Live from the Coaches’ Den
Introductions are underway with Dale Sveum and five members of his staff. Bob Brenly is your emcee. Keep refreshing for updates with another exciting panel introducing all that’s new with the 2012 Cubs
1:58 – How much of situational approach can be instilled? Sveum likens it to making a student write something on the chalkboard a thousand times. Sometimes guys forget, believe it or not, what they’re supposed to do, so you have to harp on these guys that all they have to do is sometimes hit a ground ball or go with a pitch. He says some guys just aren’t capable of moving guys over — the at-bat is so bad that they don’t accomplish anything — so he’ll also let them swing away if the personnel dictates that. He’ll make sure they understand that the RBI is key.
1:56 – Asked about taking first pitches, Sveum says he had to suggest to Ron Roenicke last year to put on the take sign with Yuniesky Betancourt sometimes. “I have no problem with that, absolutely.”
Jaramillo says Sveum will set the tone and the coaches and players will follow that tone. Already began doing that in Mesa, working with some players.
1:53 – McKay initially talked to Pete Mackanin about a coaching job with the Cubs, but once Sveum got the job instead, they sat down. McKay says that he saw some La Russa in Sveum, in routines, expectations. He called back a week later to offer the job and McKay said his response was “absolutely.”
1:50 – What’s the plan going forward? It’s to win right now. We’re building. We have the resources to be good for a long time. But you have to put that money to good use. Bottom line is we’re trying to win every day we go out there and consistently every year.
1:49 – Sveum hates when players embarrass the organization and says he’s willing to bench guys or do what’s necessary to fix any problems.
1:47 – Youngsters will get a chance in spring training because Sveum expects to use some of them during the season. Will give them a lot of at-bats for experience and evaluation.
1:44 – Bullpen philosophy/roles are discussed. Sveum says that often the players have dictated their roles by the beginning of the season. Marshall last year could pitch late vs lefties and righties, but now it’s on Marmol and Wood, with the seventh inning somewhat up in the air. Sveum does feel that mentality is important late and that the fixed roles help out a player in a position to succeed.
1:42 – One fan played for Sveum! … In a Brewers fantasy camp. Turns out he chewed them out after two opening losses and they went on to win the championship.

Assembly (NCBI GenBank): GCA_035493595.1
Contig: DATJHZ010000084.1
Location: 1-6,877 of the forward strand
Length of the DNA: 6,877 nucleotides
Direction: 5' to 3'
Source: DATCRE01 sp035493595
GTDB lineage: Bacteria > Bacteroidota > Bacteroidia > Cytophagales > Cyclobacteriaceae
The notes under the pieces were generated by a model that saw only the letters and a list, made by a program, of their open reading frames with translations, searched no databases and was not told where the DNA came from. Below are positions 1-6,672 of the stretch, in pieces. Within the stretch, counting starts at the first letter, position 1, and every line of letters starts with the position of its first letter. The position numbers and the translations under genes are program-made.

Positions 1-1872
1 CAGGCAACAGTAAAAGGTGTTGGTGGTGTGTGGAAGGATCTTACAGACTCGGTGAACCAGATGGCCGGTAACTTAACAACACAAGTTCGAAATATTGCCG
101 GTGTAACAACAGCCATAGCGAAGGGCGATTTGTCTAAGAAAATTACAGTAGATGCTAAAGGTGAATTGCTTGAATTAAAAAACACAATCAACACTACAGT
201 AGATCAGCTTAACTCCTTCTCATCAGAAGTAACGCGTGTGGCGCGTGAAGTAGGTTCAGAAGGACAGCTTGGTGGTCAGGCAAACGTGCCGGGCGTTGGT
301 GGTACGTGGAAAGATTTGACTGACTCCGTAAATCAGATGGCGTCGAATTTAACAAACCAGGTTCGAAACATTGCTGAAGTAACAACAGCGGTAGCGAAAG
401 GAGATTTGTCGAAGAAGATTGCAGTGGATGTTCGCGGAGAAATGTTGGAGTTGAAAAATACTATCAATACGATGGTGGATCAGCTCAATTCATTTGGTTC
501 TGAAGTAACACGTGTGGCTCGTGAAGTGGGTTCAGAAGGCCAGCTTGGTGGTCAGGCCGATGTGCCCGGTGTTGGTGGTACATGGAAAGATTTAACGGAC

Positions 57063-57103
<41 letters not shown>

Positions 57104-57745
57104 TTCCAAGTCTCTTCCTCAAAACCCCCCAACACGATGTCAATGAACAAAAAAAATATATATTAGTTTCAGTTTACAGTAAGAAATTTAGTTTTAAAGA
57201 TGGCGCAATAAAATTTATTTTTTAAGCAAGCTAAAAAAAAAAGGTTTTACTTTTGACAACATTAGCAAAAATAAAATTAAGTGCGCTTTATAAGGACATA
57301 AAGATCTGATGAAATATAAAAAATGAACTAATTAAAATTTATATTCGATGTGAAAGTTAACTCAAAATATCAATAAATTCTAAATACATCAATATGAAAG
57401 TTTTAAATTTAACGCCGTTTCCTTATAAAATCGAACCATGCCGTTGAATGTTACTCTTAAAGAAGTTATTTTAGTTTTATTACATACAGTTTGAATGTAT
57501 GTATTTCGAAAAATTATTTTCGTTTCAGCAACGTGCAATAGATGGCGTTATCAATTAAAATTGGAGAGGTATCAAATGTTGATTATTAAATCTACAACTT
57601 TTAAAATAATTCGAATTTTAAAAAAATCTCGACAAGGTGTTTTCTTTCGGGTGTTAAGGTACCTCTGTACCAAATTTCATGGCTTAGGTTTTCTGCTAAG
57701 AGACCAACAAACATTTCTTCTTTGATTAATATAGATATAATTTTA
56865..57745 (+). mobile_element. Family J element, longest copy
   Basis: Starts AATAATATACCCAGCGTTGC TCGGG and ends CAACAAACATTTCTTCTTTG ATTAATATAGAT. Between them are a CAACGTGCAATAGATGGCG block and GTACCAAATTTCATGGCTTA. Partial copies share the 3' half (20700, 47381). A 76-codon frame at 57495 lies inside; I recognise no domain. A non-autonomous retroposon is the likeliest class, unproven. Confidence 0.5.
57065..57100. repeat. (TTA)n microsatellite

1:37 – “Welcome to Chicago,” says one fan particularly fond of this sports town. Sveum explains the long process interviewing with the Cubs and Red Sox. He loves the challenge of managing in the NL, in a classic ballpark, with the opportunity to win a long-awaited championship. He calls it a no-brainer for himself.
Sveum also talked about the process of building a great coaching staff, flying around to meet them all. He said No. 1 beyond their experience was the willingness to talk to all players equally and tell them what they need to fix. He expects his players to have a thick skin when told to fix something.
1:34 – Sveum declines to set a timetable or make predictions but says the team has already attacked deficiencies in left-handed hitting, getting on base, starting pitching and defense. He says two months ago he didn’t think he’d have this kind of team, particularly pointing to the additions of Maholm, Wood and Volstad.
Building for a long time He pegs it as needing to win 90 games annually and that the Cubs will be competitive this year.
1:29 – Bosio about general philosophy: aggressive over the plate, work quickly, use the defense and keep them ready, may knock some guys down. Big on scouting — was self-taught and by Vukovich and Molitor as players in advance scouting.
1:27 – Strode enjoys answering a question about his role as a bullpen coach in seeing relievers wild warming up. He explains how he does give some input but also performance in warm ups and on the mound can go different ways often.
Sveum said as short-term manager in Milwaukee in 2008 there was a time Seth McClung kept throwing balls past his bullpen catcher by the dugout. He called down to the bullpen to essentially ask “what is going in down there?” So he will ask, But often there’s not another pitcher warmed up.
1:24 – No leadoff hitter yet, but David DeJesus is mentioned as a front runner. Sveum says that spring training could help determine it. “We have a universal-type lineup right now,” meaning there could be a lot of flexibility in lineup roles. He also adds Campana’s speed — if he can get on base and catch the ball — could be a big asset.
1:23 – Brenly getting lots of applause for “telling it like it is.”
McKay adds that they’re going to do something about the problems — “trust us, it’s not going to happen.”
1:20 – Sveum answers a question about players jogging around the bases by saying that he will let a player know as it happens. He admits he can’t magically do it for a player but that it’s something that has to be stopped so it doesn’t spread to other players.
1:19 – Jaramillo and the coaches have already gotten together with each other and two new acquisitions. The returning hitting coach praised David DeJesus for his versatility, athleticism and willingness to do the little things in several areas. He also praised Ian Stewart’s power and dedication to getting on track.
1:17 – The roster:
Manager Dale Sveum
Bench coach Jamie Quirk
Pitching coach Chris Bosio
First base coach Dave McKay
Hitting coach Rudy Jaramillo
Bullpen coach Lester Strode
1:15 – After introductions, Jamie Quirk talks about all the managers he has worked for. Started with Whitey Herzog and ended with Tony La Russa.
Dave McKay adds that preparation was the No. 1 thing to learn from La Russa. Expectations and consistency for players. And being ready in the dugout.